For, tell me, what profit is it when, though not in bondage to a man, thou liest down in subjection to thy passions? Since men indeed often know how to spare; but those masters are never satiated with thy destruction. Art thou in bondage to a man? Why, thy master also is slave to thee, in arranging about thy food, in taking care of thy health and in looking after thy shoes and all the other things. And thou dost not fear so much less thou shouldest offend thy master, as he fears lest any of those necessaries should fail thee. “But he sits down, while thou standest.” And what of that? Since this may be said of thee as well as of him. Often, at least, when thou art lying down and sleeping sweetly, he is not only standing, but undergoing endless discomforts in the market-place; and he lies awake more painfully than thou.
For instance; what did Joseph suffer from his mistress to be compared with what she suffered from her evil desire? For he indeed did not the things which she wished to put upon him; but she performed every thing which her mistress ordered her, I mean her spirit of unchastity: which left not off until it had put her to open shame. What master commands such things? what savage tyrant? “Intreat thy slave,” that is the word: “flatter the person bought with thy money, supplicate the captive; even if he reject thee with disgust, again besiege him: even if thou speakest to him oftentimes, and he consent not, watch for his being alone, and force him, and become an object of derision.” What can be more dishonorable, what more shameful, than these words? “And if even by these means you make no progress, why, accuse him falsely and deceive your husband.” Mark how mean, how shameful are the commands, how unmerciful and savage and frantic. What command does the master ever lay on his slave, such as those which her wantonness then laid upon that royal woman? And yet she dare not disobey. But Joseph underwent nothing of this sort, but every thing on the contrary which brought glory and honor.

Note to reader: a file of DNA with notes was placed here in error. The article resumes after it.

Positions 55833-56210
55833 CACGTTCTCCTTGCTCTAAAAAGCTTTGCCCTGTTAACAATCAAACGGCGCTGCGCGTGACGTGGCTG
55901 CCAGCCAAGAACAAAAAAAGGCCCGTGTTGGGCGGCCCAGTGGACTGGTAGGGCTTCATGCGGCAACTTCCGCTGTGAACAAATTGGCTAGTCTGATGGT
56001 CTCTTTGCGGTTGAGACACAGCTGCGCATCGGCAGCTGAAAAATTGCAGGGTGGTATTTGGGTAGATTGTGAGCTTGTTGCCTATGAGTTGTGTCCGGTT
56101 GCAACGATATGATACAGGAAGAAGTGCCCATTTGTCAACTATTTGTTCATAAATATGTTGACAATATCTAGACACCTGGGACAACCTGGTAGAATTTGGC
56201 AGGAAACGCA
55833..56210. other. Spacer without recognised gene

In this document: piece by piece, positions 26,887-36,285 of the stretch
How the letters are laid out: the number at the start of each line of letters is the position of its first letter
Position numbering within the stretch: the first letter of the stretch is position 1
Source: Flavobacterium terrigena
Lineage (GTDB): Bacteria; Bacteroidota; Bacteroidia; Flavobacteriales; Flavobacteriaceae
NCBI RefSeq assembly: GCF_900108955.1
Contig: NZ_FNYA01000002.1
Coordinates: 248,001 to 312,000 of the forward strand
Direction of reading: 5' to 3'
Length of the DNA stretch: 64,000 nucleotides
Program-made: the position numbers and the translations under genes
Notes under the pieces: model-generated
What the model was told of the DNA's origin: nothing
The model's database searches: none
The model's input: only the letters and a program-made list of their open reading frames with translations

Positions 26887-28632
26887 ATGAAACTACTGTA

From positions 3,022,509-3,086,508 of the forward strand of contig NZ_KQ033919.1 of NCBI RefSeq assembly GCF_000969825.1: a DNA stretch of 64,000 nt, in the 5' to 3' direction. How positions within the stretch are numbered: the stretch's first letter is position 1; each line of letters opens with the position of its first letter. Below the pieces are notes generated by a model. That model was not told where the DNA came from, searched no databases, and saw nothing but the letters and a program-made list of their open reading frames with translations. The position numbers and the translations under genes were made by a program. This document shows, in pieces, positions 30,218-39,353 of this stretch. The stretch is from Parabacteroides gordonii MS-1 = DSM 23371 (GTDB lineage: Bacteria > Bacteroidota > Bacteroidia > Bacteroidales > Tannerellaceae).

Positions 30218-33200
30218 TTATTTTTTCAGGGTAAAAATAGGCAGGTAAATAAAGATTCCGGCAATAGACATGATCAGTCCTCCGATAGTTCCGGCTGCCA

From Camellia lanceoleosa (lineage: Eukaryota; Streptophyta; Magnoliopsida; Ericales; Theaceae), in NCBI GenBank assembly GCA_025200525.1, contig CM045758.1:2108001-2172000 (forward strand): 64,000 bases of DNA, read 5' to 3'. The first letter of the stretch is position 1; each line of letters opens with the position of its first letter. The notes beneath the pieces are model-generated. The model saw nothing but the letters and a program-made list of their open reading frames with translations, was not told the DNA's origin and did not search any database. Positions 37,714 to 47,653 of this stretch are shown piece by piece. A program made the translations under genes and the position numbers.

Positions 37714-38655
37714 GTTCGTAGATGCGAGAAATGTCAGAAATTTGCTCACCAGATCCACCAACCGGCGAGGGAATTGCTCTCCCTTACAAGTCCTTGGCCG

Would you like to see yet another man under severe orders from a hard mistress, and without spirit to disobey any of them? Consider Cain, what commands were laid on him by his envy. She ordered him to slay his brother, to lie unto God, to grieve his father, to cast off shame; and he did it all, and in nothing refused to obey. And why marvel that over a single person so great should be the power of this mistress? She hath often destroyed entire nations. For instance, the Midianitish women took the Jews, and all but bound them in captivity; their own beauty kindling desire, was the means of their vanquishing that whole nation. Paul then to cast out this sort of slavery, said, “Become not servants of men;” that is, “Obey not men commanding unreasonable things: nay, obey not yourselves.” Then having raised up their mind and made it mount on high, he says,
Advancing on his way in regular order, he proceeds next to speak concerning virginity. For after that he had exercised and trained them, in his words concerning continence, he goes forth towards what is greater, saying, “I have no commandment, but I esteem it to be good.” For what reason? For the self-same reason as he had mentioned respecting continence.
These words carry no contradiction to what had been said before but rather the most entire agreement with them. For he says in that place also, “Except it be by consent:” as here he says, “Art thou bound unto a wife? Seek not separation.” This is no contradiction. For its being against consent makes a dissolution: but if with consent both live continently, it is no dissolution.
Then, lest this should seem to be laying down a law, he subjoins, (v. 28.) “but if thou marry, thou hast not sinned.” He next alleges the existing state of things, “the present distress, the shortness of the time,” and “the affliction.” For marriage draws along with it many things, which indeed he hath glanced at, as well here as also in the discourse about continence: there, by saying, “the wife hath not power over herself;” and here, by the expression, “Thou art bound.”